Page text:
2.5 bytecodehacks.macro

This module allows the writing of macros, which are (to be brief) procedures that can affect their calling environment. If I understand the terminology properly, these are semantic, rather than syntactic, macros. The Python interpreter sees the functions before macro expansion is performed, which means that this package cannot be used to invent new syntax for Python.

Lars Marius Garhsol said on comp.lang.python that

bytecodehacks, although certainly cool, are just a pale shadow of what CL [Commpn Lisp] macros provide.

and at least the second half of the sentence is true <wink/>.

An example may help. A common thread on comp.lang.python is the debate about whether assignment should be an expression or a statement.

People (not me; I'm generally happy with the status quo) want to write code like this:

def frobulate(file):
    while line = file.readline():

The usual response on the newsgroup is to write this like so:

def frobulate(file):
    while 1:
        line = file.readline():
        if not line:

This deeply offends some people, so I offer them an alternative:

def frobulate(file):
    while setq(line, file.readline()):
frobulate = setqize(frobulate)

setqize can be impemented like so:

from bytecodehacks.macro import expand_these

def _setq((x),v):
    x = v
    return v

def setqize(f):
    return expand_these(f,setq=_setq)
Note that setq looks very much like a regular function. It is in fact syntactically permissible Python, which is obvious because it is part of a Python source file. The extra parentheses around the "x" parameter are used to indicate the fact that this variable is ``imported'' from the calling environment, so that modifications to it are propagated outside the body of setq.

This package takes advantage of complex arguments to functions. Complex arguments look like this:

def comp((a,b),c):
    print a,b,c

Python generates code to automatically unpack the tuple passed as the first argument. I was slightly surprised to learn that the pointless construct

def pointless((a),c):
    print a,c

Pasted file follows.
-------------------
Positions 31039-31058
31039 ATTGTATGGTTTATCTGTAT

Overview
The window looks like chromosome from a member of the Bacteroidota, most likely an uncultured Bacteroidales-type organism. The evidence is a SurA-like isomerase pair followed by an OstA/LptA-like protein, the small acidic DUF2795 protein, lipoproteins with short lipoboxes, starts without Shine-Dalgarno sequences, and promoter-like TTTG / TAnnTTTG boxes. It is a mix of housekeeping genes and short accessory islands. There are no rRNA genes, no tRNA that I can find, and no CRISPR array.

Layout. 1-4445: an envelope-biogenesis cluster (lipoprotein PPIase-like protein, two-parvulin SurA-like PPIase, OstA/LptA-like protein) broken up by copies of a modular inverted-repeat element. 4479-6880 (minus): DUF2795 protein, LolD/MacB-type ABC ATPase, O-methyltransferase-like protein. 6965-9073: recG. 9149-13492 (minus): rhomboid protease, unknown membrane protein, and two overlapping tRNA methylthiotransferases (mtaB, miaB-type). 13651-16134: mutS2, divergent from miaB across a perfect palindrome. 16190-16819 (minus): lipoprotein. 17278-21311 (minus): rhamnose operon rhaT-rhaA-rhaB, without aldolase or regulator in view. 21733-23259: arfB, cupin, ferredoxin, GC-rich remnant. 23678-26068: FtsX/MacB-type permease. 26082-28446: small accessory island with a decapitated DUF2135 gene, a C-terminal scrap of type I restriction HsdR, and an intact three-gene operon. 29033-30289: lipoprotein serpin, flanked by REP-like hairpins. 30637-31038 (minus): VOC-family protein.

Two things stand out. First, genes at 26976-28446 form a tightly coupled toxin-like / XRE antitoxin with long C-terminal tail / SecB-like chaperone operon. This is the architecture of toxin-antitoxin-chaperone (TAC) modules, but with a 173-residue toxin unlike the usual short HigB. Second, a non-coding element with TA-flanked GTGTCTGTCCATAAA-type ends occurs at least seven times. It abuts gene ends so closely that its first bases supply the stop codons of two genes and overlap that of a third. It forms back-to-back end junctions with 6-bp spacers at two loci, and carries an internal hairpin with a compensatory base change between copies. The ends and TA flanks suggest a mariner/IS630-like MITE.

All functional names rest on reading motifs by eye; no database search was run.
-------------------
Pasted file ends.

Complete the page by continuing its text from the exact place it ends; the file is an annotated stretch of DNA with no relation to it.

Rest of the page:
was syntactically valid. I was also surprised to learn that Python generates rather poor code for such cases. However this is a good thing, because it means I can tell when arguments are declared in this fashion and use thing information to tell when to ``import'' variables into a function's scope.

Arguments surrounded by parentheses are a bit like the call-by-reference parameters you may have come across in other languages. You must pass a variable directly to these arguments. There are just too many issues in working out what code like


should mean for there to be an alternative.

A side effect of all this is that macros cannot take complex arguments.

Another side effect that you should be aware of is that any variable imported into a macro is converted to a local variable throughout the calling function when the macro is expanded.

There are two functions that perform macro expansion, expand which can take a dictionary mapping macro names to macros, and expand_these which takes a set of macros as keyword arguments.

If no dictionary is passed to expand, then a global dictionary is used instead. This dictionary can be added to using the function macros.add_macro. The idea is that a collection of useful macros might be built up over time, and that it will be more convenient to expand them all at once, rather than having to remember which you've used in a call to expand_these.

add_macro ([name, ] macro)
Add macro macro to the global macro dictionary, under the name name. Defaults to "macro.func_name".

expand (func[, macros])
macros defaults to the global macro dictionary.

Expand any calls to macros named in macros in func.

expand_these (func, name1=macro1, name2=macro2...)
Expand any calls to macros named name1, name2, etc. in func with their associated expansions.

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